Transit in Sydney

The transit system in Sydney relies a lot more on buses than the system in Melbourne. It might turn out to be just as convenient, but for the visitor it is a little more difficult to navigate the buses in Sydney over the trams in Melbourne. There is one tram line in Sydney but it feels much like the one- or two-line light rail systems in North American cities. I guess it makes up for gaps in the heavy rail system that runs throughout the Sydney central business district and the suburbs, but it seems rather isolated. The heavy rail system moves a lot of people throughout the metro area but it has limited reach in some parts of town and bus use becomes a necessity. But even this doesn’t seem like much of a problem given the quantity, frequency, and quality of the buses in Sydney.

Even more isolated than the one tram line in Sydney is the monorail system. It consists of one loop that hits the core of downtown and the convention and entertainment districts. I think I saw a few Sydneysiders riding the monorail, but it seemed to be the domain of tourists. It must get a good workout when there is a convention in town but it seemed pretty sad when we were on board. An added annoyance is that the cars are broken up into small comparments that seat about 8 people with no connections between cars. No doubt this is because a monorail isn’t wide enough to have a center aisle, but the feeling was pretty confined, not to mention dated and kind of ugly.

An integral part of the commuter transit system are the ferries that move people from the Circular Quay in dowtown Sydney (right next to the Opera House) to various suburban neighborhoods outside the city core. We took a ferry one late afternoon out to Manly. Within about 35 minutes (30 minutes on the ferry and 5 minutes on foot) we were sitting on the beah. One can only imagine what it must be like to live in Manly, steps from the ocean and yet be to work in downtown Sydney in less than 45 minutes.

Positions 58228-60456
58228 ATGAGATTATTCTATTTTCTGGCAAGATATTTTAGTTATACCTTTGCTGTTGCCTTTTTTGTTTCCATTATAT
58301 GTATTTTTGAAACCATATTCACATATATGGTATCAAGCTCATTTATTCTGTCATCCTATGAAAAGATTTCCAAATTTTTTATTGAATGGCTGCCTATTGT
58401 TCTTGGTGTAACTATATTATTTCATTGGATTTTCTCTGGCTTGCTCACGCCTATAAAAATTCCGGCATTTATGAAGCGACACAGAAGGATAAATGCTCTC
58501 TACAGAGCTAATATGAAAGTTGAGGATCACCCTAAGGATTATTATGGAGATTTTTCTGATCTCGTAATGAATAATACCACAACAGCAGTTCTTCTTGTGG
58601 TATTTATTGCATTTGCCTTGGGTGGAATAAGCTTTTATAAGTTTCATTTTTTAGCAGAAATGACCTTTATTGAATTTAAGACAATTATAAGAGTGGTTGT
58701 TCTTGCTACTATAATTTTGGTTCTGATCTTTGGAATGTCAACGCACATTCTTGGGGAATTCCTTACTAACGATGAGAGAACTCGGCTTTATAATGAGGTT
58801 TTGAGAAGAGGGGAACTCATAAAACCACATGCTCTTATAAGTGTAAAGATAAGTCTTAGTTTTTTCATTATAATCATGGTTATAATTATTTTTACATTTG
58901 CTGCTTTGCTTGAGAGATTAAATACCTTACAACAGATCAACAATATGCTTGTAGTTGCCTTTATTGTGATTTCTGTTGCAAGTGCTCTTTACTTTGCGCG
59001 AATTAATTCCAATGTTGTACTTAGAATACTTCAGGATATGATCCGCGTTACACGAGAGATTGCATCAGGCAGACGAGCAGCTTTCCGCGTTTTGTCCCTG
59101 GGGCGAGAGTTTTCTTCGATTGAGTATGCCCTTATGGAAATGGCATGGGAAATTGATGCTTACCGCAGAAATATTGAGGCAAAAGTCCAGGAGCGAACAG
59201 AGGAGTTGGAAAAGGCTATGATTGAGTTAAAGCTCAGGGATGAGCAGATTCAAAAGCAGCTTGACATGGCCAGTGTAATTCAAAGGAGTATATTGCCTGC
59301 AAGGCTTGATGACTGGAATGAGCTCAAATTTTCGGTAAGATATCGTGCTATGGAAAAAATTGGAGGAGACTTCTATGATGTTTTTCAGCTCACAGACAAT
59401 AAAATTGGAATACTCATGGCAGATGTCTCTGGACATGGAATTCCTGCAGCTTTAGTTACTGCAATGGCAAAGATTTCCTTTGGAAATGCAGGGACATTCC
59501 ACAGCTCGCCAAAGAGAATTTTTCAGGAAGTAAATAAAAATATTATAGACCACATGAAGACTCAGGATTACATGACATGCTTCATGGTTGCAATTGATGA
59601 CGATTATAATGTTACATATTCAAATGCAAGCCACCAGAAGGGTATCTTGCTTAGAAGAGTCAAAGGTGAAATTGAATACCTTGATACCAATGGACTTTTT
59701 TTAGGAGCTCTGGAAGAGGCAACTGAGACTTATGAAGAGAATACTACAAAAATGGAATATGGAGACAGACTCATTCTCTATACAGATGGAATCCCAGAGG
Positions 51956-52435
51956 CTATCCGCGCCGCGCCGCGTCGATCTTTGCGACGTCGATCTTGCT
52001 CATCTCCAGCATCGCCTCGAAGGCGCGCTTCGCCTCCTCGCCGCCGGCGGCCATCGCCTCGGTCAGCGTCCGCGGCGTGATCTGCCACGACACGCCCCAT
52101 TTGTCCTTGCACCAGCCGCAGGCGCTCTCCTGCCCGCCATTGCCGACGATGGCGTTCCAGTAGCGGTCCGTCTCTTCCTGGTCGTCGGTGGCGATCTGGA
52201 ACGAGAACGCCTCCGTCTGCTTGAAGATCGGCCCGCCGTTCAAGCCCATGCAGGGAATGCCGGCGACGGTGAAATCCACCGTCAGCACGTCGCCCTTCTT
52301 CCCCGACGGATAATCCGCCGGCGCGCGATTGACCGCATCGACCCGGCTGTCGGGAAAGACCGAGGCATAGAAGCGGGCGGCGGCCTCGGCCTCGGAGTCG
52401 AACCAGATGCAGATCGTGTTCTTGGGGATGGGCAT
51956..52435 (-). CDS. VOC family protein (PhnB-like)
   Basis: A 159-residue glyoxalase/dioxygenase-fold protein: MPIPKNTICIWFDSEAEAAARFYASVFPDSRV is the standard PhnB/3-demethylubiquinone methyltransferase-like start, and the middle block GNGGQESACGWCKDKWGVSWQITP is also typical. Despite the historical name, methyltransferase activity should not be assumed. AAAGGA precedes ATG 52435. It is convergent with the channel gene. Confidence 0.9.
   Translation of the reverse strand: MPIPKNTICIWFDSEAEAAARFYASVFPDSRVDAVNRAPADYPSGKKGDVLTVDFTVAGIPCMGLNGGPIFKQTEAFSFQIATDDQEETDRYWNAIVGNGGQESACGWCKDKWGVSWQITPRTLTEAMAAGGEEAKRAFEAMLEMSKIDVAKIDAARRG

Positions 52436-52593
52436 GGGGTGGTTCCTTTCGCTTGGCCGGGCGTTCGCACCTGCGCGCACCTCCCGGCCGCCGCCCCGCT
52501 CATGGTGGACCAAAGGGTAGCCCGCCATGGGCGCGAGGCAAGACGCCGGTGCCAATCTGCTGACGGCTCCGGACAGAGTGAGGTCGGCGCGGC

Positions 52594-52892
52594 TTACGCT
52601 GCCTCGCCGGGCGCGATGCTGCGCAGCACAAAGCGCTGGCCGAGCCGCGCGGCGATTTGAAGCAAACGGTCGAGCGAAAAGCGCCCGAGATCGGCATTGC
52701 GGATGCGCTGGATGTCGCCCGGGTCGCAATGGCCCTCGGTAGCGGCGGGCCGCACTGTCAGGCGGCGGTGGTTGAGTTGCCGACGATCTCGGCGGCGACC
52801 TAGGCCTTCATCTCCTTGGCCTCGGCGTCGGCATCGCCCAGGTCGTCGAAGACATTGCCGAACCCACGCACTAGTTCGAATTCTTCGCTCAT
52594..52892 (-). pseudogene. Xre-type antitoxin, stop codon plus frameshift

Transit in Melbourne

The trams, trains, and buses in Melbourne are really a thing to behold—or better yet, to use. The tram system alone is a marvel. Creating a comprehensive grid across the central business district and the inner suburb neighborhoods, this is not some anemic North American attempt at light rail transit. Instead of one or two lines connecting the airport and the convention center like most modern American systems, the system in Melbourne really makes it easy to get around the entire city. (This is like the kind of streetcar systems that used to be a part of most American cities before General Motors and the petroleum industry set out to systematically destroy those systems in favor of bus service.) And where the tram doesn’t go, there is commuter rail and buses to fill in the gaps.

The Melbourne system uses a variety of rolling stock that includes quaint old street cars to the most modern tram cars and everything in between. Not only is the tram system far quieter than buses, but they emit no exhaust, and, well, they just look pretty.